Continuing our discussion of clinic design, we look at the entry sequence as an important first impression. A well-designed public entry projects a commitment to quality care and inspires patients’ confidence.
From small storefront clinics to large healthcare campuses with multiple access points, the entry sequence draws patients and other visitors intuitively to the “front door.”
To make the entry sequence as straightforward and stress-free as possible, designers might consider these key features:
Designers often include distinctive architectural elements to create a visible entrance and reinforce a sense of community. CentraCare Clinic-Health Plaza in St. Cloud, Minnesota, did just that with a “beacon light” that recalls an aircraft warning beacon atop the original St. Cloud Hospital. Today, the new Health Plaza revisits the beacon imagery with a masonry tower and lantern that provide an inviting yellow glow visible from miles around. The updated beacon is a constant reminder of the community’s heritage—a familiar icon that links the old with the new.
The natural environment and sustainable landscaping continue to gain importance as healthcare organizations focus on well-planned spaces that help patients relax and feel welcome. Outdoor plazas, gardens, landscaped areas, and other natural amenities are more common with clinics, including those in urban areas.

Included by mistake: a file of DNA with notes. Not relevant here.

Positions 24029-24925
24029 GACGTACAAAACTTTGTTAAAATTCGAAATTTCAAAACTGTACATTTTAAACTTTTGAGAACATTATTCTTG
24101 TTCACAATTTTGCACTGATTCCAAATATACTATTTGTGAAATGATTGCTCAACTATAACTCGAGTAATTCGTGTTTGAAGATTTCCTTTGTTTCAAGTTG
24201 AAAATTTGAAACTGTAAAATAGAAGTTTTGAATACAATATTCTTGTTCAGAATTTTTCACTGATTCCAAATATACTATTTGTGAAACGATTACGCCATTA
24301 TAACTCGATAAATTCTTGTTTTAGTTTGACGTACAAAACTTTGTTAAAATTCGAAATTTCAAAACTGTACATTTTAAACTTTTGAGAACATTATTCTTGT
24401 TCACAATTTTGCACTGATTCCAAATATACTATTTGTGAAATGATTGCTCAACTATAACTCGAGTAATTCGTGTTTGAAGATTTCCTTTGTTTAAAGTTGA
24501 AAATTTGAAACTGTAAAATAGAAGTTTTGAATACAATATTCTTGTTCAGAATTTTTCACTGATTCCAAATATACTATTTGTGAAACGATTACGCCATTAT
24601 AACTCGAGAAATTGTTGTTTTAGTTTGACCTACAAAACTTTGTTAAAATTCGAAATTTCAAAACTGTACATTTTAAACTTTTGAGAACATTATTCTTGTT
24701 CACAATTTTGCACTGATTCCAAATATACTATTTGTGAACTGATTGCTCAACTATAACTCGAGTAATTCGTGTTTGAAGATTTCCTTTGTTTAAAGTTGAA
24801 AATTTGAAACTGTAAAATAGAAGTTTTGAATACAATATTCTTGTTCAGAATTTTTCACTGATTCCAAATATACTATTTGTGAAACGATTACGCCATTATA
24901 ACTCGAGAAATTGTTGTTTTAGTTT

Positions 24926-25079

Designers often address safety and aesthetics when developing exterior lighting. Properly positioned light fixtures ensure the comfort and safety of patients and staff. Well-placed entry lighting enhances the exterior architecture without interfering with interior spaces or creating exterior light pollution. Evenly illuminated driving and walking surfaces often feature bollards, low-scale poles, and step lights to create intimate, safe, and comfortable entries.
Signage from the road and entry drive helps visitors easily find their destination. In large, multi-building healthcare campuses, the signage directs visitors along interior roads and paths toward parking and building entrances. Well-designed signage is integrated with the architecture and landscaping but distinctive enough to stand out from the foliage—no hapless tree branch blocking the directions.
Parking lots and garages should be located close to key entries for easy access. ADA-compliant parking spaces close to the main entry enable patients and visitors to enter the clinic without crossing traffic. Well planned drop-off areas provide a convenient medium between the entry and adjacent parking.
To read Christine Guzzo Vickery's previous blogs on clinic design, please follow these links: